Yesterday was awesome: I awoke early, I was able to get right to work and I managed to cross several items off my to-do list. I cannot remember the last time I had a day like that, and I expected to keep it up today.

It didn’t happen.

As is often the case, I got sidetracked. During the Wednesday MOMocrats podcast, my friend Karoli said something that begged to be quoted on a graphic. So I spent the next several hours tumbling down the rabbit hole that is Photoshop — and then ended up trying out different graphic services. You can see the final version here (although obviously, you’re going to like it a whole lot better if you are a Democrat).

By 1:30, the day was nearly all shot and I still had not written the political rant I’ve been aching to get to since yesterday morning, when Jeb Bush’s NPR interview got me all riled up. I also had not taken my daily walk — a habit I am trying really hard to re-cultivate. I decided to see if taking one right then would help me to regain my focus.

It almost worked. Unfortunately, the mail was delivered when I was out of the house and I made the mistake of looking at it.

It’s early in the month, so I was not surprised to find a mailbox full of advertising mailers and flyers. But buried within the pile was an invoice from the lab that took the X-rays of my broken thumb and toe last year. I was pretty sure I had paid them in full, so I was pretty annoyed. The invoice was stamped with the phrase FINAL NOTICE in big red letters. Perplexing, since I have not received any billing from them in months. You know, since I PAID them.

They say I still owe them $2.97. And since I don’t want a big bad mark on my credit history over a teeny tiny charge like that, I tried to call them to tell them (a) I did not receive any previous invoices for this, otherwise I would have paid them and (b) I would send a check tomorrow.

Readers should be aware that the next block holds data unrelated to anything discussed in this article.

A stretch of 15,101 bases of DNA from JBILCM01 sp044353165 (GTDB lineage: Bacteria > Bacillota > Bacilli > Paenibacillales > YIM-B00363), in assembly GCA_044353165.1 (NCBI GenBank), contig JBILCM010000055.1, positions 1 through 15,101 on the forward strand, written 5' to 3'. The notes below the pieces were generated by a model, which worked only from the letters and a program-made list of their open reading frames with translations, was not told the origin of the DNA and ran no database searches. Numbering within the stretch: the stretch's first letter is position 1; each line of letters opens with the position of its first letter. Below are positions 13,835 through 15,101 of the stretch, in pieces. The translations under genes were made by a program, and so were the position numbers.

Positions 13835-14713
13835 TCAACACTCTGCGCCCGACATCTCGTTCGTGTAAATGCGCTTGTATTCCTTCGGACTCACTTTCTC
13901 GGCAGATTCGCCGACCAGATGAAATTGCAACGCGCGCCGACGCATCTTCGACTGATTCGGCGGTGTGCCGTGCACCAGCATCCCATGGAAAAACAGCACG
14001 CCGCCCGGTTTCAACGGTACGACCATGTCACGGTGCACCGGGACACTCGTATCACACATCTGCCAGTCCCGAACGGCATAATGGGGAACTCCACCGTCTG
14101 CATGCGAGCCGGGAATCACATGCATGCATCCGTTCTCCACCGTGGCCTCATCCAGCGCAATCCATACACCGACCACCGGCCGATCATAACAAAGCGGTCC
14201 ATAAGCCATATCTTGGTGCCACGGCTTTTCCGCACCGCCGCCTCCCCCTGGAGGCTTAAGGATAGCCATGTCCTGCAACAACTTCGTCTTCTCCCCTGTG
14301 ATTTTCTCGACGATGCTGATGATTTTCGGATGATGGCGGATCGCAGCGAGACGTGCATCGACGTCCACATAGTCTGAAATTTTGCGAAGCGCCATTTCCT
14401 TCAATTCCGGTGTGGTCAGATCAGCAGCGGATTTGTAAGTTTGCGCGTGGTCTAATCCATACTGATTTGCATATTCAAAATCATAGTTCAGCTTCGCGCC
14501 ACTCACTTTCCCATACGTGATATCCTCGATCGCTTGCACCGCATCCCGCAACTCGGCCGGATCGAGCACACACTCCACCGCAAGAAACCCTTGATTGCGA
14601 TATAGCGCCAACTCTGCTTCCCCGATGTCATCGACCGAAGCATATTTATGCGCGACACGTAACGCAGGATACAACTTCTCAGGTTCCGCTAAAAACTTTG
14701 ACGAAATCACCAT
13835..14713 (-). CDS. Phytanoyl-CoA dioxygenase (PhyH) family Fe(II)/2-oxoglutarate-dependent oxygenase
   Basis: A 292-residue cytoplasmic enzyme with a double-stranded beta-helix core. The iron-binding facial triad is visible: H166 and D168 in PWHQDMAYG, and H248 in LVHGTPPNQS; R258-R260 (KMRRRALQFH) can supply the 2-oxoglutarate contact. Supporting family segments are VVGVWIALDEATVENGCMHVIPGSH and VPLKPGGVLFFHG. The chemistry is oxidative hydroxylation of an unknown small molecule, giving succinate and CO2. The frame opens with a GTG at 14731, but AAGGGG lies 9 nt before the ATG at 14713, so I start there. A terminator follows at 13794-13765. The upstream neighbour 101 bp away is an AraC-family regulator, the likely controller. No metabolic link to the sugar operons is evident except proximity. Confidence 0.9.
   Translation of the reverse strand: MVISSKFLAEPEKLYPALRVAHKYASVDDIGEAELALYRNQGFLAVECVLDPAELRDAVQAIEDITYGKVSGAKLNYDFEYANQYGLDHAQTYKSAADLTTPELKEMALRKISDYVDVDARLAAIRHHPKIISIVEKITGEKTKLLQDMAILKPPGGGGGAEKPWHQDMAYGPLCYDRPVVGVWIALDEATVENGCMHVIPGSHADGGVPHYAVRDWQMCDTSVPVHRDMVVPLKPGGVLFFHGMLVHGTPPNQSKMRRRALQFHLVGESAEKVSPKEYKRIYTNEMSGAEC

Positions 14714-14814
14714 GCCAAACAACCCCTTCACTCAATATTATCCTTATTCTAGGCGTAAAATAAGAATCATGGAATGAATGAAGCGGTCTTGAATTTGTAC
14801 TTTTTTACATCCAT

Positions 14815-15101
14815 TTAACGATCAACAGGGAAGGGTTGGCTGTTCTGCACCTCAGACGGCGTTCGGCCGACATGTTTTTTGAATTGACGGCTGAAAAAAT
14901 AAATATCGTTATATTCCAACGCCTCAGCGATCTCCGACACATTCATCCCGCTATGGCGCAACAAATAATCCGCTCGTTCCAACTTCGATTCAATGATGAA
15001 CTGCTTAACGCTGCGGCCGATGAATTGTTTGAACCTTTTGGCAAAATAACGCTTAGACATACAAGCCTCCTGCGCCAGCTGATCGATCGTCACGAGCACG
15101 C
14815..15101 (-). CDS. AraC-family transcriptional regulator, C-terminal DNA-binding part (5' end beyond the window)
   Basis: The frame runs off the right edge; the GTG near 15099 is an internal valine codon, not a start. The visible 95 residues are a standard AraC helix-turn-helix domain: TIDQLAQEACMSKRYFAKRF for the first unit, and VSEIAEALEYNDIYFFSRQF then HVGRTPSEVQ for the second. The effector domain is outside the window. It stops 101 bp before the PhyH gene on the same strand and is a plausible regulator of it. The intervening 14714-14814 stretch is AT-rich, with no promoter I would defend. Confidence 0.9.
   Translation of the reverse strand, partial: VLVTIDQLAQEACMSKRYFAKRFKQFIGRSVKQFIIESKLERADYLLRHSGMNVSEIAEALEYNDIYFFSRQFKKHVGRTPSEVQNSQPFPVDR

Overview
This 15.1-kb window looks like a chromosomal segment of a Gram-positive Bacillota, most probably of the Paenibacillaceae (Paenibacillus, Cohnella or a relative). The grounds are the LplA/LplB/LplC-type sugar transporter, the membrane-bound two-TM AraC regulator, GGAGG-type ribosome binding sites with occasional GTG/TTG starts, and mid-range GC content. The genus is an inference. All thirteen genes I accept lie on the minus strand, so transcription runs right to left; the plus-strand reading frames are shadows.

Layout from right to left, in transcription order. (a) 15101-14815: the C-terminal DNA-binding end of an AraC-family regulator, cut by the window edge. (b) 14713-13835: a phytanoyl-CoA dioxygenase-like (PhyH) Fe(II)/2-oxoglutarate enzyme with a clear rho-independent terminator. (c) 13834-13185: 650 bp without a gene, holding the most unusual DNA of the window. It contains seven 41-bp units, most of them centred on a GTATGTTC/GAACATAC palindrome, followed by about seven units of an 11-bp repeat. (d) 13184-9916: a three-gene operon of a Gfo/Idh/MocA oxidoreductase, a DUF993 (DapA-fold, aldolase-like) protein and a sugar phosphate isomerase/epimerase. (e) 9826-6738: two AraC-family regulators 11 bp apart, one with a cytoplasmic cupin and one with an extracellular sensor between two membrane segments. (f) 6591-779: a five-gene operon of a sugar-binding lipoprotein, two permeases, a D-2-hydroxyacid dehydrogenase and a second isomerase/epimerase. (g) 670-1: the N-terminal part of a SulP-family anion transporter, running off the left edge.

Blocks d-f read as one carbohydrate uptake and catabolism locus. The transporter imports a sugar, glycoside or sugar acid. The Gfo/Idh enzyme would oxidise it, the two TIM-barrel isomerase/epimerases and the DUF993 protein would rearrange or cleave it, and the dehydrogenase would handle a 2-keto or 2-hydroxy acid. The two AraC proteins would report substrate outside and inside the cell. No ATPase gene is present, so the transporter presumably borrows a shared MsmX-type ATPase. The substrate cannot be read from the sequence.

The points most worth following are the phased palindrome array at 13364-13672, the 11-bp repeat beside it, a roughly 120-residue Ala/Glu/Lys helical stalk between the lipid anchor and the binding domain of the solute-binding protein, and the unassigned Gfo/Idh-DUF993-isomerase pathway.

Of course, I got voice mail.

If this thing goes to collection, I will be royally pissed off.

junk mailThere was one other piece of mail that came in a decorated envelope, addressed to me in a something that looks like handwriting. No return address. I opened that and found what appeared to be a newspaper clipping and a handwritten post-it note: “Donna, I read this and thought of you.” It was signed “J.”

The newspaper clipping was actually a full-page advertisement for a seminar on financing college. I get a lot of mailers for activities like this, and I have been tossing them directly into the trash. I think they’re all scams, giving you information you can easily find on your own while siphoning away your hard-earned money (money that you’re trying to save to send your kids to college). And after trying to figure out who “J” is (my friend Julie, who lives in Texas? No – the envelope is postmarked Los Angeles. My friend Jennifer? Doubtful), I concluded that the entire mailing was a scam, designed to trick me into thinking it was an actual letter from a friend.

My dad worked in direct mail advertising — what you and I refer to as “junk mail.” And he always said that the most important thing was figuring out how to get the recipient to actually open the package. And it slowly dawned on me that is what the people behind this “seminar” actually did.

So now that I’m thoroughly annoyed, I suppose I’m in the right frame of mind to write that rant at MOMocrats.

Jeb Bush better watch it.



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